DArelYes to all of that! This chapter is something that I’ve had on my heart for a while, but I’ve never talked to anyone about it. The “Touching Earth” collection, but also what we’re trying to do more broadly with Earth in Color, is about, yes, acknowledging the land trauma and the history, but also reminding us, as bell hooks says, that we are “people of the land” and that our relationship to the Earth is a part of our healing. We also almost named this collection “People of the Land,” from the quote “living in modern society without a sense of history, it has been easy for folks to forget that Black people were first and foremost people of the land.” This entire chapter really touches on all of the facets of this collection—from working the land, to joy, to healing, to spirit. It also touches on intergenerationality, which comes up in our Community Spotlight interview where we speak with a seed keeper who works with seeds, which are portals through generations. Seeds grow and proliferate the next generation. We also have an Earth Curiosity that talks about the forest, which I see as a family—it holds so many generations of trees at different stages of growth.
niaThat makes me think of roots and legacy. Connected to that, a theme that I picked up on is working the land. We have the story on gardening and about the five generations who have tended to the same farm. There’s something meaningful about the action of taking care of the Earth. It’s about learning what to plant and in what season, and knowing what you can harvest from a piece of land, how that nourishes you, and what work you’re doing to help nourish the Earth in return.
Earlier, we touched on the idea of wellness and healing. That theme is pretty consistent throughout multiple pieces in this collection. It shows up in different ways, like how we are in relationship to the outdoors or the land as a source of our own kind of mental health. Branching from that, this theme of spirituality shows up. Specifically, looking at our relationships with the environment through the lens of astrology. That was totally new for us, but it makes so much sense because astrology is literally rooted in the planets and solar system and movements of the Earth and time. All of these things are so central to the environment. Thinking about fall as this time of transition, this is our time to reflect on what the Earth is doing and how that influences us. What are our habits during this time? What are the changes our bodies are going through and what shift is the Earth going through as well? It’s exciting to see these ideas show up in ways that were unexpected for us.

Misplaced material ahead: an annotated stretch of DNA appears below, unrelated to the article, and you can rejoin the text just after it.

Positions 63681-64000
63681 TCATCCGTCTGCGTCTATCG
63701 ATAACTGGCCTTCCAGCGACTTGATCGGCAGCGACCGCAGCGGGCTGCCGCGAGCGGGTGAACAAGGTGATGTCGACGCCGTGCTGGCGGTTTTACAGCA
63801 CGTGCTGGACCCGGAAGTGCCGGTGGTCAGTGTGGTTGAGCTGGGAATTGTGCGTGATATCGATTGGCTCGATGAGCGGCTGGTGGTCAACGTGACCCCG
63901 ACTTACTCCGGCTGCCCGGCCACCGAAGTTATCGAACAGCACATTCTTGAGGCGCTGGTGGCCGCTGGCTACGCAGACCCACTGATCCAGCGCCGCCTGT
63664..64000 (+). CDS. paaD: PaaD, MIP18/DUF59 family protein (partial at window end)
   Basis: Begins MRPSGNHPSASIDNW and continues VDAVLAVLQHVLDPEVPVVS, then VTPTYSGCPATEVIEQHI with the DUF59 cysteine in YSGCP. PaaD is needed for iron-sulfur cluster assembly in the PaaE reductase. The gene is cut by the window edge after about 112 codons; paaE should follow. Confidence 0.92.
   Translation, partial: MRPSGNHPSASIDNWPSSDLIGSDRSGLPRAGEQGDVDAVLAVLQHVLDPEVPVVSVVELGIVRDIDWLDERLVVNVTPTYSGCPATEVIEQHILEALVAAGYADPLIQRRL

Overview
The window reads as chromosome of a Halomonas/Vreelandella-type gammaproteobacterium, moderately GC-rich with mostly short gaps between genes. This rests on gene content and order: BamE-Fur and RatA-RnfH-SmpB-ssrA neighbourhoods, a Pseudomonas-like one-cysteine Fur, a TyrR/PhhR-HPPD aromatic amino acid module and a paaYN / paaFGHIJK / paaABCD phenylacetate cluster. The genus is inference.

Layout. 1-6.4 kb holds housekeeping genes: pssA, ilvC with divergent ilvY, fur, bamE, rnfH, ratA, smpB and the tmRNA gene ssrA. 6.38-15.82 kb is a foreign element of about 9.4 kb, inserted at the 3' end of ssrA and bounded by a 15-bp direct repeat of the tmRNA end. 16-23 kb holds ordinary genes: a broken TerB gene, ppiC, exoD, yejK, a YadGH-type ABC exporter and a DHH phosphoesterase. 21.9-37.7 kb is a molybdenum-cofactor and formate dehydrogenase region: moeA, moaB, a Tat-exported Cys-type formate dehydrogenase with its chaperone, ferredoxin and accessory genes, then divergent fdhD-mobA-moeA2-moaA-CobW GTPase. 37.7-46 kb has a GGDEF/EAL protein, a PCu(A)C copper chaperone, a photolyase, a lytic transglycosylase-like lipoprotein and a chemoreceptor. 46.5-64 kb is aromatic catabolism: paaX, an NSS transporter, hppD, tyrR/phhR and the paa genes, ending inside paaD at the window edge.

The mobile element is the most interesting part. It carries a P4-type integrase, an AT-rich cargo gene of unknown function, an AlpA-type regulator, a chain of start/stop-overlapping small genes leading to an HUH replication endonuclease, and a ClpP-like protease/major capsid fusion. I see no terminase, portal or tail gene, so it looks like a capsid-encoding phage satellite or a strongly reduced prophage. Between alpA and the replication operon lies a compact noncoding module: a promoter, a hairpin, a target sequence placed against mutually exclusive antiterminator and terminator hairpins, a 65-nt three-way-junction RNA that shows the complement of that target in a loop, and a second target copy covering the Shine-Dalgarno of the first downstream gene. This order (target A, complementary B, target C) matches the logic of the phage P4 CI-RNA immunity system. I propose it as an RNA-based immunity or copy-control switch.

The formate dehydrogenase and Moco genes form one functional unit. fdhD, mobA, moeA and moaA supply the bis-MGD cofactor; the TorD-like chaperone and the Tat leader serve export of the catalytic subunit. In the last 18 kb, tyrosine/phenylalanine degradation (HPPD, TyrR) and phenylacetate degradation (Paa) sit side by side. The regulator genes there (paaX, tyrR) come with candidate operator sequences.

I’m curious, what did you learn from this editorial process?
DArelWhat we did with this collection—and is something that I want us to do more—is co-creation, where all the ideas don’t have to come from us as a team but can come from people who are in our ecosystem. It was really cool to get so many pitches and see how people were adding to this really broad frame of Blackness and Greenness. Shoutout to our community for promoting our call for pitches on social media and shoutout to people for submitting. We received some really good pitches.
What I learned was to actually lean into this process of bringing in all the different ways people are interpreting what we’re doing. Through our editing process, we have a vision and we’re bringing people into that vision. It’s important to maintain the authenticity of our mission while also allowing people to tell the stories they want to tell. This season’s pieces truly expanded our aperture.
niaFor me, it’s been really fun to surrender. It’s been good to let the stories lead, and then have important conversations about how those stories expand our own way of thinking about what Earth in Color does, what our platform is, and how we personally think about the environment and the human relationships with it. It’s been really exciting to have the opportunity to be learning alongside you and alongside the writers, and tangibly build this community. People haven’t really seen the behind-the-scenes of what we do and what it takes to put this together. Being able to bring more people into this process and hear from them about what works and what doesn’t work is at the core of what we want to be doing.
DarelYeah, it’s community building. It’s co-creation.